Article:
Ubuntu 12.04 LTS (Precise Pangolin) is Canonical's sixteenth release of Ubuntu and its fourth long-term support (LTS) release, made available on schedule on 26 April 2012. It is named after the pangolin anteater. Previous LTS releases have been supported for three years for the desktop version and five years for the server version; this release was supported for five years for both versions, with support ending on 28 April 2017. Canonical continues to offer extended security maintenance to Advantage customers for an additional two years.
Changes in this release include a much faster startup time for the Ubuntu Software Center and refinements to Unity. This release also switched the default media player from Banshee back to Rhythmbox and dropped the Tomboy note-taking application and the supporting Mono framework as well. Also, the window dodge feature has been removed from the Unity launcher starting with Ubuntu 12.04.
Ubuntu 12.04 incorporated a new head-up display (HUD) feature that allows hot key searching for application menu items from the keyboard, without needing the mouse. Shuttleworth said that the HUD "will ultimately replace menus in Unity applications" but for Ubuntu 12.04 at least the menus will remain.
Ubuntu 12.04 is the first Ubuntu release shipped with IPv6 privacy extensions turned on by default. Ubuntu 11.10 already supported IPv6 on the desktop and in the installer (stateless address autoconfiguration SLAAC, stateless DHCPv6 and stateful DHCPv6).
Like previous LTS releases, 12.04 included point releases that bundled updates to shorten downloads for users installing the release later in its life-cycle. The point releases and dates were: 12.04.1 (23 August 2012), 12.04.2 (14 February 2013), 12.04.3 (scheduled for release on 22 August 2013, but actually released on 23 August 2013), 12.04.4 (6 February 2014) and 12.04.5 (7 August 2014).
Jesse Smith of DistroWatch said that many people, like he, had questioned Ubuntu's direction, including Unity, but with Ubuntu 12.04 he felt that the puzzle pieces, which individually may have been underwhelming, had come together to form a whole, clear picture. He said "Unity, though a step away from the traditional desktop, has several features which make it attractive, such as reducing mouse travel. The HUD means that newcomers can find application functionality with a quick search and more advanced users can use the HUD to quickly run menu commands from the keyboard." He wrote that Unity had grown to maturity, while indicating that he was bothered by its lack of flexibility. He did notice issues, however, especially that the HUD did not work in LibreOffice and performance in a virtual machine was unsatisfactory. He concluded that Ubuntu's overall experience was "head and shoulders above anything else in the Linux ecosystem."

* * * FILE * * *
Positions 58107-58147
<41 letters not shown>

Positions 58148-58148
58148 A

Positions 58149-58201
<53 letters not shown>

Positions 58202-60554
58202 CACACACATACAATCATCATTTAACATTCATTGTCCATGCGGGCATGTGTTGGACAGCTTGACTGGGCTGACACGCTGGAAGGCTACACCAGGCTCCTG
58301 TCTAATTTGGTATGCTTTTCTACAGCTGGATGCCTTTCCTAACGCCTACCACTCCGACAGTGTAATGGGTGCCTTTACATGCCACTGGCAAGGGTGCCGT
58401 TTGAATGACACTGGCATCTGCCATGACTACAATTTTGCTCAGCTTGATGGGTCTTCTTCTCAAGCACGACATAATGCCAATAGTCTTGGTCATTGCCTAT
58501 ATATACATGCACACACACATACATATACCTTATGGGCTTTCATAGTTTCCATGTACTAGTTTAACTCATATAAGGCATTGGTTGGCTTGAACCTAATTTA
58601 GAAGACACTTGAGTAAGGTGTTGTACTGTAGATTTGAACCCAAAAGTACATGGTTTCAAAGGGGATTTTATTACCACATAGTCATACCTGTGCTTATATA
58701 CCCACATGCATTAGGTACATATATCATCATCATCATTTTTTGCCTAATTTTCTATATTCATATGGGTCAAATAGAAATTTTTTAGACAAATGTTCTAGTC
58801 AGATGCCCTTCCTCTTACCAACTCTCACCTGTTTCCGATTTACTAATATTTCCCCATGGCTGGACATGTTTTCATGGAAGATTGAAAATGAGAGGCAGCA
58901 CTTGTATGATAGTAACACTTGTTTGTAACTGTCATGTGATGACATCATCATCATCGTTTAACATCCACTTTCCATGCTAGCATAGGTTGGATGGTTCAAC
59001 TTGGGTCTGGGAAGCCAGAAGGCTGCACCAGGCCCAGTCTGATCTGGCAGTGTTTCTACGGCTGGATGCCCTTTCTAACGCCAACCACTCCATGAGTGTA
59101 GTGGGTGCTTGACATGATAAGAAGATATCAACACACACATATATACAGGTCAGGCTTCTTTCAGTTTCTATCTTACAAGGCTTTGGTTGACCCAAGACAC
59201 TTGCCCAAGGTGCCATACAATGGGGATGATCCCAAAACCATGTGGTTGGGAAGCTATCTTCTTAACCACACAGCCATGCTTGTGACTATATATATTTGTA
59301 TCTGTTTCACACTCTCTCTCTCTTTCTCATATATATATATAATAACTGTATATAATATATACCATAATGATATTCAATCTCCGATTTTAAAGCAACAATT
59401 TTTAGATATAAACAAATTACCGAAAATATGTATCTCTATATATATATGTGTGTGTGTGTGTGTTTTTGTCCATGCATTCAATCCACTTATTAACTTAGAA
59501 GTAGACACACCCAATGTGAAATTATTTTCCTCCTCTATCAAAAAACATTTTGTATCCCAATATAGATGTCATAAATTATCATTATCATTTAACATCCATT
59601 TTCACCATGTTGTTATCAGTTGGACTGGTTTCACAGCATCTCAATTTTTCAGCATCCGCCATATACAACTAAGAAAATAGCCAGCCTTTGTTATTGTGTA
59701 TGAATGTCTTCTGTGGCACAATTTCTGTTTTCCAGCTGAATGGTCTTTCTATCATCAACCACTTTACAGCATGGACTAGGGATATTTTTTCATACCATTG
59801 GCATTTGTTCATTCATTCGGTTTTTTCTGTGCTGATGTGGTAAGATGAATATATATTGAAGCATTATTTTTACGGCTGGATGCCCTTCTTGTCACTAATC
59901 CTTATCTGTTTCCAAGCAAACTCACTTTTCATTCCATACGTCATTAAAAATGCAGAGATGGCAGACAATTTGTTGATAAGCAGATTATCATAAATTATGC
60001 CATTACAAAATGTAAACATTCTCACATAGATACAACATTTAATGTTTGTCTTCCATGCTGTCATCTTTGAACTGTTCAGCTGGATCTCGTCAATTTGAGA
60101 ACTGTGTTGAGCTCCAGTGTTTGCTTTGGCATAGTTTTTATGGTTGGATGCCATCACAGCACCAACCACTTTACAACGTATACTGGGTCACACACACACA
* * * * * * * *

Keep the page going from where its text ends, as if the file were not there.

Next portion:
Jim Lynch wrote "Ubuntu 12.04 is definitely worth an upgrade if you're running an earlier version. Unity is finally coming into its own in this release, plus there are other enhancements that make upgrading worthwhile. Ubuntu is getting better and better with each release. I was one of the Unity skeptics initially, but I've come to accept it as part of Ubuntu."
Jack Wallen of TechRepublic, who had strongly criticized early versions of Unity, said "Since Ubuntu 12.04 was released, and I migrated over from Linux Mint, I'm working much more efficiently. This isn't really so much a surprise to me, but to many of the detractors who assume Unity a very unproductive desktop ... well, I can officially say they are wrong. [...] I realize that many people out there have spurned Unity (I was one of them for a long time), but the more I use it, the more I realize that Canonical really did their homework on how to help end users more efficiently interact with their computers. Change is hard – period. For many, the idea of change is such a painful notion they wind up missing out on some incredible advancements. Unity is one such advancement."